One of my absolute favorite conscious MD’s (and a major girl crush of mine) that I follow is Dr. Aviva Romm. She blends natural and modern medicinal techniques with the goal of helping women and children depend less on medication. She hosts a fantastic podcast called Natural MD Radio that I listen to regularly. One of my favorite episodes from this year focuses on the idea of using food as medicine and explores whether what we eat actually matters. Spoiler alert: It does! Let’s dive into the concept of food as medicine and explore the relationship between food and detoxification.
What does using food as medicine actually mean? Well, it quite literally means that when we eat foods, we are ingesting nutrients that interact with our bodies in ways that turn on and off certain genetic processes. These processes trigger cellular and enzymatic changes that cause effects to take place in the body. One of them is detoxification. In fact, through science, we have been able to determine which nutrients affect the various parts of the detoxification cycle. With new health trends coming out every day, it might be easy to assume that we need all kinds of supplements in order to be healthy but that is not true. There is so much we can do to support our bodies’ natural functions without supplementation – starting by utilizing the foods we consume daily.
So, why is paying attention to which foods contain which nutrients so important? In the U.S. we are living in something called a phytonutrient gap. Phytonutrients means nutrients that come from plants. Most people are severely lacking these kinds of nutrients, which may seem surprising since there is so much food available in most parts of the U.S. However, just because there is a lot of food on grocery store shelves doesn’t mean that we are getting the right kinds of nourishment. Phytonutrients are crucial to our bodies’ detoxification processes. As humans, we evolved with access to plants and other sources of foods that were very nutrient dense. For example, our ancestors lived on wild berries, seeds, greens, roots and other naturally occurring plant foods that were very high in these unique nutrients. Therefore, our bodies are dependent on them from an evolutionary standpoint.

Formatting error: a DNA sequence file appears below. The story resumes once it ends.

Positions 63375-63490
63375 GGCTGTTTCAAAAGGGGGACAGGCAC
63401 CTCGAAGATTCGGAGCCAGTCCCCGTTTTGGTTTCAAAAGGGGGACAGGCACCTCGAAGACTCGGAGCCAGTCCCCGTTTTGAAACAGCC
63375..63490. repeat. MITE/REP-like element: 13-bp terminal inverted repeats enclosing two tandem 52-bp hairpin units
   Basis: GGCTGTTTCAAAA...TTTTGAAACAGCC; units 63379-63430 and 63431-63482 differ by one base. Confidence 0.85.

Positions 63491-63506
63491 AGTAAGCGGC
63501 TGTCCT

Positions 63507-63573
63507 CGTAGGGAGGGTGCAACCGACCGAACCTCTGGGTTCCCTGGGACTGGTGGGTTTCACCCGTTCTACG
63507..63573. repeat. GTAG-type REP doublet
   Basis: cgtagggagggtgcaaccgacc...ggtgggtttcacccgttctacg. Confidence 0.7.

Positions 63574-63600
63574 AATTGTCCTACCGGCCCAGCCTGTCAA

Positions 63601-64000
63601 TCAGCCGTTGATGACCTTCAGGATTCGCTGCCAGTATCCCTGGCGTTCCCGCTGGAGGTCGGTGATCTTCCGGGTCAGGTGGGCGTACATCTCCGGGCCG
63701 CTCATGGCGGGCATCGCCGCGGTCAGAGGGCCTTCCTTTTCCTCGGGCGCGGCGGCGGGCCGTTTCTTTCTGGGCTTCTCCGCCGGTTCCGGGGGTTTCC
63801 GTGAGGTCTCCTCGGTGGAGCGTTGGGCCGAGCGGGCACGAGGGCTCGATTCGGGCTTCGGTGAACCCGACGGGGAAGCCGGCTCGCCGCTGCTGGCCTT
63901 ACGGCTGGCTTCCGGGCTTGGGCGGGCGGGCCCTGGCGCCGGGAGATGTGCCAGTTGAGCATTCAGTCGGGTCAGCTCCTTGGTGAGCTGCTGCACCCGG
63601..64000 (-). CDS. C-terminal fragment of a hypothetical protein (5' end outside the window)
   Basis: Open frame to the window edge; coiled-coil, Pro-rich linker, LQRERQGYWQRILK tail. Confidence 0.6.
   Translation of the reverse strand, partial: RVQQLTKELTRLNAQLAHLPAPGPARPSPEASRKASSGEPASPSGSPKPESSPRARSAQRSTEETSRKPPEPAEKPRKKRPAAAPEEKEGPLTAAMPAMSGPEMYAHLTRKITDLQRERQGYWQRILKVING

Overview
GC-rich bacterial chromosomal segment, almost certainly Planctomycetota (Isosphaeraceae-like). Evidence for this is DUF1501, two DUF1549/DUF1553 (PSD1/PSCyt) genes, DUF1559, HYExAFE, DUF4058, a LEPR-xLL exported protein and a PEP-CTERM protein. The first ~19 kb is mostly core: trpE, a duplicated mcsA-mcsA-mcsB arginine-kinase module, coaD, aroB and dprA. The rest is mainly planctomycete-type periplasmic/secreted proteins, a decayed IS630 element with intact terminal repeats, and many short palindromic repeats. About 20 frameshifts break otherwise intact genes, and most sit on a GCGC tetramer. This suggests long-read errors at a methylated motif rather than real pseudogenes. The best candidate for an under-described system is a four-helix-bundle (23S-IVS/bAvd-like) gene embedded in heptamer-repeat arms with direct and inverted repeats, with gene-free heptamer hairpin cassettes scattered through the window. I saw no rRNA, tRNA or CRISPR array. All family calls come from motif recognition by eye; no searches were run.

Phytonutrients include vitamins and minerals, but they also include phytochemicals that trigger the detoxification processes. Various studies done by the CDC and other organizations on large-scale populations in the U.S. have found that most of us are not getting the daily recommended amount of fruits and veggies that we need to thrive. In fact, most people are only getting 14% of what they actually need. On top of that, recommendations determined by the CDC are based on the absolute bare minimum amount of nutrients required so that people do not develop vitamin-deficient diseases like scurvy. In actuality, we should be getting more than the minimum for optimal health.
Nutrients like Vitamin C, B Complex, Magnesium, Sulfur, etc. that come from plants are integral for detoxification. Plants are much more nutrient dense when they are naturally foraged (like they were for our ancestors) however most of the plants we eat now are not. Similarly, various studies conducted in both the U.K. and the U.S. show that commercially produced fruits and vegetables are much less nutrient dense than organic produce. Since our bodies are evolutionarily accustomed to the higher density form of these nutrients, we need to consume even more plants. These concepts pave the way for two significant problems in our modern lives: we are overloaded with chemicals in our environments and we are under-supported in the foods we eat for our critical detox functions.